When we moved to Jonesboro, I found myself called into the elder’s quorum presidency, which is the first time I’ve ever served in any kind of executive capacity in the church. (Being a district leader in the mission doesn’t count.) I served with two elder’s quorum presidents, and found myself seeing church service, and the economics and politics of running a ward, from what was for me an entirely new and somewhat fascinating angle. But all experiences must come to an end, and when our elder’s quorum president was called into the just-reconstituted bishopric, I was released. After floating free for about a month, I was returned to what is, surely, my natural habitat.
Since getting married and escaping the perpetual near-farce which is the essence of practically all single-adult/student wards, Melissa and I have routinely been labeled Primary people, and we’re happy for it. Over the last eleven years, I’ve served in the nursery and taught the Sunbeams, the eight-year-olds and the ten-year-olds; Melissa has played the piano for Primary, been in a Primary presidency, and taught the Sunbeams, as well as served in the nursery. Right now, she’s the Primary music conductor, and I’m taking over the eleven-year-olds. Between the two of us, less than four of our combined twenty-two years of church service as a married couple have been outside the Primary.
Why the Primary? Well, I can’t account for Melissa; it just may be that her particular style tends to attract the interest of other Primary people before it does that of the (in our experience usually somewhat more cliqueish) Relief Society or (especially) Young Women, and so they grab her first. As for me, it’s not hard to figure out. For starters, I’m a male who is good with children; I interact with them well, don’t lose my cool with screaming kids, volunteer for Primary activities and nursery duty during conferences. That leaves me a marked man. Moreover, while few people will admit it openly, it isn’t difficult to discern a subtle (and, I should note, not necessarily unreasonable) prejudice at work in how priesthood and Sunday School assignments are handed out in the typical ward (though obviously, there are exceptions). In order to successfully teach Gospel Doctrine, or take on executive responsibilities in one or another quorum, it is generally assumed that a certain level of education, professional attainment and church experience are required. If you randomly picked two perfectly active and orthodox males in the average American ward, and one of them turned out to be a doctor, businessman or banker, and wore clothes and carried themselves as one would expect such a person to do, and the other turned out to be, say, a janitor, garbage-collector, or volunteer clown at the nursing home, and dressed and acted as you might expect such a person to do, well, frankly, I could lay pretty good odds as to which one of them might be a high priest group leader and which one might be Scoutmaster, and so could you. As I commented parenthetically above, to the extent that this prejudice exists, it’s not necessarily an unreasonable one. By and large, we assume that certain callings are more “important”–or at least “high profile”–than others, and putting someone who has just a slightly greater chance of turning out to be a flake in such callings is something every bishop wants to avoid. Again, there are plenty of exceptions to this rule: I’m an inconsistent tie-wearer with a mediocre home-teaching record who teaches philosophy in a mostly blue-collar ward and who makes, when called upon, some occasionally irresponsible statements in elder’s quorum meeting; it’s probably a miracle that I was in the presidency as long as I was. But now I’m back in Primary, where everyone assumes I’m a good fit anyway.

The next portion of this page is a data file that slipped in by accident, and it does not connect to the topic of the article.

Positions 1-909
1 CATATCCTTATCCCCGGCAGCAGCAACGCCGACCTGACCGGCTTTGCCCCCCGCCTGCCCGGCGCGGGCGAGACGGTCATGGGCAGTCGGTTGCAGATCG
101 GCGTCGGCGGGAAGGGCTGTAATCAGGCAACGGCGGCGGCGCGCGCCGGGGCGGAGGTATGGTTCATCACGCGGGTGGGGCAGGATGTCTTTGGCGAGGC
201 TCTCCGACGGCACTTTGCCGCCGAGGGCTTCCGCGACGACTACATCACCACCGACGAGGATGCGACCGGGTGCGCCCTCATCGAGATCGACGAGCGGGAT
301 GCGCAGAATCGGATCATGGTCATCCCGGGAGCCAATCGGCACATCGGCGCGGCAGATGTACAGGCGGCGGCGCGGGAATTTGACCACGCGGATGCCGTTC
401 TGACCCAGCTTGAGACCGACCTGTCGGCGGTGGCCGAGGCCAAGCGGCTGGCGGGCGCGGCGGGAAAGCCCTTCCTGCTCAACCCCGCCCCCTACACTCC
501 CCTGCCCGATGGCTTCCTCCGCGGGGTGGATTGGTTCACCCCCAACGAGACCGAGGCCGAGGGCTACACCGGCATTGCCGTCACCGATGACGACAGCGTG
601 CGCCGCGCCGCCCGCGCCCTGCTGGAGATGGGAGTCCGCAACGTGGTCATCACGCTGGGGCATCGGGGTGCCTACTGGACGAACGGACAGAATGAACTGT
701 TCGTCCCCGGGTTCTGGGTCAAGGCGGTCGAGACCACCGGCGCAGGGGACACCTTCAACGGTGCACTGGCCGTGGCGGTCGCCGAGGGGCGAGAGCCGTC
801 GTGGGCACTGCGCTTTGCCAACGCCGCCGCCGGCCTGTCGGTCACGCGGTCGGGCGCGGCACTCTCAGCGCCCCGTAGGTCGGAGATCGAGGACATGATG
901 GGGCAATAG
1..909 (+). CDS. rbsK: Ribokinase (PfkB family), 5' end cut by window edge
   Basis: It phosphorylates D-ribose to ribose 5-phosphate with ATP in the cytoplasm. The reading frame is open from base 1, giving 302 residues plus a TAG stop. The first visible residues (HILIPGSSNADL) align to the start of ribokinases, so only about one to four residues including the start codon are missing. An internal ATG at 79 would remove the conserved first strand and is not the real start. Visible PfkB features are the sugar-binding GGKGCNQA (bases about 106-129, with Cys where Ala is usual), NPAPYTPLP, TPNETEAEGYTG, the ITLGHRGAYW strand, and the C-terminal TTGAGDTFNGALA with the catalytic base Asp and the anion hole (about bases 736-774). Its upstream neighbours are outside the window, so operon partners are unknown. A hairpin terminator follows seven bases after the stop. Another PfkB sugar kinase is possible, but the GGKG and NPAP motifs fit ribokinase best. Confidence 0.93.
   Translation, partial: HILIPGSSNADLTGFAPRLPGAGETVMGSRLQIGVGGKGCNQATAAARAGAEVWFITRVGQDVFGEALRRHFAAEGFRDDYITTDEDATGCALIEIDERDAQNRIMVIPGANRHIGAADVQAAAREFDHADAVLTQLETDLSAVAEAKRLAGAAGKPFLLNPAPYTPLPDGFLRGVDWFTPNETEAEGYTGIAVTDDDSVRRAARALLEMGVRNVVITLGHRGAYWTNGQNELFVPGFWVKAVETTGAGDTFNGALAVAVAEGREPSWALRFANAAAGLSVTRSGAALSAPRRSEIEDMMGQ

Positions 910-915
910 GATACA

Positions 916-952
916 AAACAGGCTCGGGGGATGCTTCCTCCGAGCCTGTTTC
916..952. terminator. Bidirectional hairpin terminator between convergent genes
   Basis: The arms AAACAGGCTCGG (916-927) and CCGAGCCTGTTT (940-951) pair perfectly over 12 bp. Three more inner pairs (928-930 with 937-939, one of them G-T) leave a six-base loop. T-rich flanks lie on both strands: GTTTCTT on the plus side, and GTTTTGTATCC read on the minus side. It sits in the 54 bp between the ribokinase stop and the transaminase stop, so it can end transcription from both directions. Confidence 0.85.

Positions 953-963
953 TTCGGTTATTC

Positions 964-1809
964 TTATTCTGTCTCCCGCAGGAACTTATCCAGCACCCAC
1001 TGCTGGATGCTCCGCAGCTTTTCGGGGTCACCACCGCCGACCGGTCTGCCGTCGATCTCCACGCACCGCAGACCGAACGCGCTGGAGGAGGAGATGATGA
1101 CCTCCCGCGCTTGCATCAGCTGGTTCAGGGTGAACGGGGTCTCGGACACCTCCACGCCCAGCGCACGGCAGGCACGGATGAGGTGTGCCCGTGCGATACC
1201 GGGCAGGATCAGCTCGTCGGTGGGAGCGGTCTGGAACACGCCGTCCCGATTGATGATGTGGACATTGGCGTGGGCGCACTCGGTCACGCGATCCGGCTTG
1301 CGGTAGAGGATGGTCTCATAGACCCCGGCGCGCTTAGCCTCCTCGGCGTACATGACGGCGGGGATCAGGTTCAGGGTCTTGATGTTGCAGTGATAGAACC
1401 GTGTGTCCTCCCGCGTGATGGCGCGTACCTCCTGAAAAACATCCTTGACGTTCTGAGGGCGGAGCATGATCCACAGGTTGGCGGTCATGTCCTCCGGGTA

And they’re right–I am. I like Primary, but not just because I like singing and playing games and kids. I like it also because I really believe it’s worth doing. As I’ve mentioned before, as vital as congregational association is, I’m not especially certain that any particular set of meetings, aside from the worship service when we take the sacrament, actually matters. But if any meetings do matter, then clearly, Primary is included on that (probably rather short) list. As I’ve grown older, I’ve come realize that my father was/is right about just about everything important (of course, I’ve also come to realize that there are relatively few things that are important), and one of the lessons he taught me had to do with Primary. He’s been a Bishop and served in a stake presidency, and he once told me he couldn’t understand why there seemed to be this presumption, or even competition, to get the best, most responsible, most orthodox, most accomplished, most experienced people called to teach or serve their fellow adults. “When you get right down to it, generally most of us don’t need those people,” was his comment (I’m paraphrasing him). “If your Relief Society instructors are all obsessive, irresponsible, uninformed, crazy women, well, most of the sisters in Relief Society will still do just fine anyway. And if not, it’s hard to say that having the prophet’s sister-in-law be their Compassionate Service instructor would make any difference. But the children, on the other hand, really need the best people. Convince them that church is worth taking seriously, and they’ll remember it when they get older and temptation and trials come. But allow them to believe that church consists of listening to a bunch of unprepared, weak-testimony people who can’t answer their questions, and they’ll never take it seriously.”
Yeah! Take that, Mr. Ward Mission Leader! I’m off to teach the Valiants.